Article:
Eddie Adams’ photo of General Nguyen Nguc Loan executing a bound Vietcong prisoner of war remains one of the searing indictments of the criminal conduct of that war.
Adams went to his grave insisting that the photograph was being misused because the execution was a justifiable act in the context of the battle for Saigon. That may be so, but the literal dimension of the image has from the beginning been irrelevant to its distribution, interpretation, and acclaim. The photograph’s rhetorical power comes from its symbolic and ethical implications in respect to the justification of the war itself. Whatever else was happening on the street that day, this image provides stunning illustration that the war was spiraling far out of control–militarily, politically, and morally.
If this interpretation of the photograph is valid, it nonetheless remains one of many. As John and I elaborate in No Caption Needed, iconic images are important not only because of the role the images play at the time of their initial distribution, but also subsequently as they become templates for artistic imitation and improvisation across a wide range of media, arts, topics, and standpoints. This image from a recent art fair in New York City is only the latest example:
According to the review of the show, you are looking at Xiang Jing’s “Bang!” (2002), a work in painted fiberglass. That this image was selected from the hundreds at the show probably is testament to the continuing power of the iconic image, although we also should recognize the reviewer’s rationale: “Ms. Xiang’s sculpture embodies the mood of the first Asian Contemporary Art Fair . . . Fizzy and entertaining on the surface, it has a disquieting underside.” Likewise, the reviewer remarks that “the playful surface of ‘Bang!’ masks a half-repressed trauma.”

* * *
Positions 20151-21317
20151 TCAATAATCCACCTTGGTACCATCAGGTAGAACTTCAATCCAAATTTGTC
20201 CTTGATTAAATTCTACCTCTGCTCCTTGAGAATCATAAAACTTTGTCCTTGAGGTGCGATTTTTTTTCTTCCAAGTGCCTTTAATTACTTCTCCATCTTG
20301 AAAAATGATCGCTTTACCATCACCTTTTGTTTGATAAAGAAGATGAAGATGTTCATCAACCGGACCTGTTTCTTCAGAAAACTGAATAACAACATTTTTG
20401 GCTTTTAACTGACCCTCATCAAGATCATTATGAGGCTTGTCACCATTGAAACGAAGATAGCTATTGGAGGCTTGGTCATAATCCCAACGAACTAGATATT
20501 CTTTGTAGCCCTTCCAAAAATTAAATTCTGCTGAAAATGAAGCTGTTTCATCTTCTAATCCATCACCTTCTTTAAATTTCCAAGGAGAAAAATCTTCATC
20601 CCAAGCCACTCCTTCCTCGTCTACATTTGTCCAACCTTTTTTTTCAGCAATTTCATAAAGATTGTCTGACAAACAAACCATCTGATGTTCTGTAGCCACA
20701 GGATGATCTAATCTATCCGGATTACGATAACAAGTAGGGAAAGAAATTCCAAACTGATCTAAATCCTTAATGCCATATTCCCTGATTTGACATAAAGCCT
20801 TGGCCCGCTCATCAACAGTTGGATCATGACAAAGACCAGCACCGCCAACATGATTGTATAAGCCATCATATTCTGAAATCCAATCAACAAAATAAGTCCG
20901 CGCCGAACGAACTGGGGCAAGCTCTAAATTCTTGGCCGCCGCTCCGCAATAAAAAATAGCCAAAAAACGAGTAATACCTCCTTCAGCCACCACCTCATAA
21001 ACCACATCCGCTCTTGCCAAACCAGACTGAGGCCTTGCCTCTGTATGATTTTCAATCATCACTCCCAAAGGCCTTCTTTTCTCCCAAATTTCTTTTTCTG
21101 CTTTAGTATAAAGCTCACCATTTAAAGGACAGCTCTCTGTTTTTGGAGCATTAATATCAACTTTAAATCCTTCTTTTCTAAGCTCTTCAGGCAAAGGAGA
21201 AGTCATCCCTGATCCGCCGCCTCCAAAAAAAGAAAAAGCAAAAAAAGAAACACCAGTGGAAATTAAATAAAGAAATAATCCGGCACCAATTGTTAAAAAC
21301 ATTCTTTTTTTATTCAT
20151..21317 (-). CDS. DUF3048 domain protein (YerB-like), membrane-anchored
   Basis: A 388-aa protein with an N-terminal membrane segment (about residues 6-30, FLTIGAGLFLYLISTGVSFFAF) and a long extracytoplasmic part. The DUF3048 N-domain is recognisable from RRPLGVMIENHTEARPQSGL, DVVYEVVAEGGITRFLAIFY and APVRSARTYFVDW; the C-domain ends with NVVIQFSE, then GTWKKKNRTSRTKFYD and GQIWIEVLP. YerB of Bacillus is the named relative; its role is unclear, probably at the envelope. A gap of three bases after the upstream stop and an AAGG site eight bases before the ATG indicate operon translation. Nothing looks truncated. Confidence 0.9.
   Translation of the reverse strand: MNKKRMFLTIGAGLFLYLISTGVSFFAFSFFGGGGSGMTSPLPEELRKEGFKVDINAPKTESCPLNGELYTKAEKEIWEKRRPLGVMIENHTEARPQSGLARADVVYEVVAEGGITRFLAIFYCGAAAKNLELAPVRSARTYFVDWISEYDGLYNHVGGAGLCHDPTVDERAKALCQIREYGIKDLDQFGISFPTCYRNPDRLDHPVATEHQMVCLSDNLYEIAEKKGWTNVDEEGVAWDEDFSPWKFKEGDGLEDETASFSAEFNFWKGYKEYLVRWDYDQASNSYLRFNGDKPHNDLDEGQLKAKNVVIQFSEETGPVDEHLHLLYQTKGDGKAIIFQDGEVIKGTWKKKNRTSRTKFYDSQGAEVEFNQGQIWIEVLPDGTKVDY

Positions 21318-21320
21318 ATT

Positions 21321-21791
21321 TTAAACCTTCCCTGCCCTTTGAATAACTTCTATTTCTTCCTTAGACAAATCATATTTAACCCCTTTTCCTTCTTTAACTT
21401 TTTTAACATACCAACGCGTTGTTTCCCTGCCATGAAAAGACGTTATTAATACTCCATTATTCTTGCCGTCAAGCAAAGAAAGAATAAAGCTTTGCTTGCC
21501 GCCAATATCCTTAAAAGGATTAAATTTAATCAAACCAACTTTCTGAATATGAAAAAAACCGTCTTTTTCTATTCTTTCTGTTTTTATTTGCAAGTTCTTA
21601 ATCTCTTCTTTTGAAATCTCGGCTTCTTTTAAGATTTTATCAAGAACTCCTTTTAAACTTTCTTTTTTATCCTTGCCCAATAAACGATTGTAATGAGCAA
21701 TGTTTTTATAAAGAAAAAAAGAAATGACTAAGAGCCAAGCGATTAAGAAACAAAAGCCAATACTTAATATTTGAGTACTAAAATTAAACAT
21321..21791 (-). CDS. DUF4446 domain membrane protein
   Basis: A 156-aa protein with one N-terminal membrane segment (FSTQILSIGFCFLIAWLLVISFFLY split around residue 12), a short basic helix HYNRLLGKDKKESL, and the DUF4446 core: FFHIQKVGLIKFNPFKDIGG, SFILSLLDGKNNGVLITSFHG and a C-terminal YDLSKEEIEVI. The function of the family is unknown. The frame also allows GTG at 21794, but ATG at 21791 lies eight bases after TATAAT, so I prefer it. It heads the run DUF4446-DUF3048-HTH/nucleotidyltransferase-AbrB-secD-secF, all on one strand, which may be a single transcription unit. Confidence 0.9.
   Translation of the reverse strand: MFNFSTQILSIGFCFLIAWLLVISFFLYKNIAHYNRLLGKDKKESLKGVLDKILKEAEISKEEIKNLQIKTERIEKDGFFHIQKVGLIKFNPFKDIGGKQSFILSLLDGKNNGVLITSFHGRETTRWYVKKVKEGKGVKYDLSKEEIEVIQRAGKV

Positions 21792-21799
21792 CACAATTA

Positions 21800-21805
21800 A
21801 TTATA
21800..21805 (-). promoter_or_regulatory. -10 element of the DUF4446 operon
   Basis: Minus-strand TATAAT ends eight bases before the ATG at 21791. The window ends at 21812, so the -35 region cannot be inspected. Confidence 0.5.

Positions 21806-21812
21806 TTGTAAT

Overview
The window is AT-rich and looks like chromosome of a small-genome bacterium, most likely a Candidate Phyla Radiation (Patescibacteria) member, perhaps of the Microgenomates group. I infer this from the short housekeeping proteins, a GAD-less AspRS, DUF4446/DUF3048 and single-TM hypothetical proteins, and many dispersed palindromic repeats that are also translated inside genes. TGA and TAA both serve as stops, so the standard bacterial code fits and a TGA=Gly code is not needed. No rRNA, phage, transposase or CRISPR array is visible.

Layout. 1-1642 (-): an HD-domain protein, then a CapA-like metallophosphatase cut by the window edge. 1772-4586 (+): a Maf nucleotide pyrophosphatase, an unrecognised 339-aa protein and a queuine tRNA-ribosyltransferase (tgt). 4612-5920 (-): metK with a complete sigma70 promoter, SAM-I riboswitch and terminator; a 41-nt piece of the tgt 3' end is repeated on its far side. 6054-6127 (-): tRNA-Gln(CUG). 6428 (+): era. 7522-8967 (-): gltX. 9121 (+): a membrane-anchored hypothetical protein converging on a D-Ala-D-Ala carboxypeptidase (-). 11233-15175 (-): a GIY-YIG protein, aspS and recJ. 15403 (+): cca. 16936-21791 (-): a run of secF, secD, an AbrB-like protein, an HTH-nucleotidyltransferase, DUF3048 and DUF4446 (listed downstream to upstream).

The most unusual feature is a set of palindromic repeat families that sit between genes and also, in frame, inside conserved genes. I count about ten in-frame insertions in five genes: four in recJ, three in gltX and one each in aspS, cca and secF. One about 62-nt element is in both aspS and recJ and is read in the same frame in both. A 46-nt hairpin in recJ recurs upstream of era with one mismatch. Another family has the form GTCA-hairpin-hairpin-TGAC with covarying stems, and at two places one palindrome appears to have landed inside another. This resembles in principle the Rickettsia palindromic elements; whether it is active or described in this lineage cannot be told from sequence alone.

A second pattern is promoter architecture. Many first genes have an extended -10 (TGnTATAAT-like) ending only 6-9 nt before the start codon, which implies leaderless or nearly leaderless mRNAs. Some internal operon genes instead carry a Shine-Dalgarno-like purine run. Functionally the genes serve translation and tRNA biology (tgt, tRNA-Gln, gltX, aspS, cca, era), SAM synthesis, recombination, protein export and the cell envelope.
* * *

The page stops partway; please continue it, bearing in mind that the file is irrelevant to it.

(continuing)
I’m not so sure that anything is being “masked” or “half-repressed.” The language of art criticism, and not least its depth psychology, really doesn’t get this one right. There is no underside to this image: the horror is right there on the fizzy surface.
One might wonder why Adams’ photograph was mentioned at all. Jing’s artwork has reversed virtually everything of note in the original image: the figures are women instead of men, civilians instead of soldiers, wearing stylish contemporary clothes instead of the de facto uniforms of the past, highly expressive instead of stony faced or having a tight grimace, hairless instead of having hair, positioned right to left instead of left to right, backed into a corner instead of an open street, colored statues rather than people in a black and white photograph, and fictional instead of real. The “killer” is even more obviously transformed, as she is using a finger instead of a gun, facing the viewer, looking away from the victim, and smiling. And why is a Chinese artist appropriating American photojournalism about the Vietnam War to depict contemporary young women?
Just as the meaning of the iconic photograph quickly escaped the photographer’s sense of scene, our response to this work of art is not likely to be tied to knowledge of the artist’s intentions. If there is no intended connection between the two images, then the sculpture still is troubling, if somewhat puzzling. If the viewer makes the connection, intended or not, part of the experience of the artwork, then it instantly becomes deeply disturbing. Now the social violence of adolescence acquires the killing power of warfare, while the passage of time suggests that killing is becoming ever more casual, routine, normative, and even enjoyable. And just as the traumatic image from Vietnam lives on it the contemporary artwork, so does a history of war, dislocation, and layered betrayals continue to shape contemporary life, not least in societies experiencing both hidden violence and comprehensive modernization.
Don’t be too quick to guess which nation I might be referring to. On reflection, it can make sense after all to speak of surface and depth. “Bang!” might place the medium of photojournalism under the medium of sculptural art, as with a palimpsest, to suggest that under the fizzy surface of modern consumer culture there still are layers of personal and collective violence.
Finally, a footnote: The title “Bang!” may be a double allusion, including both the Adams photograph and another iconic image from the Vietnam War: the photograph of a naked girl running away from the napalm drop on her village. The name of the village was Trảng Bàng.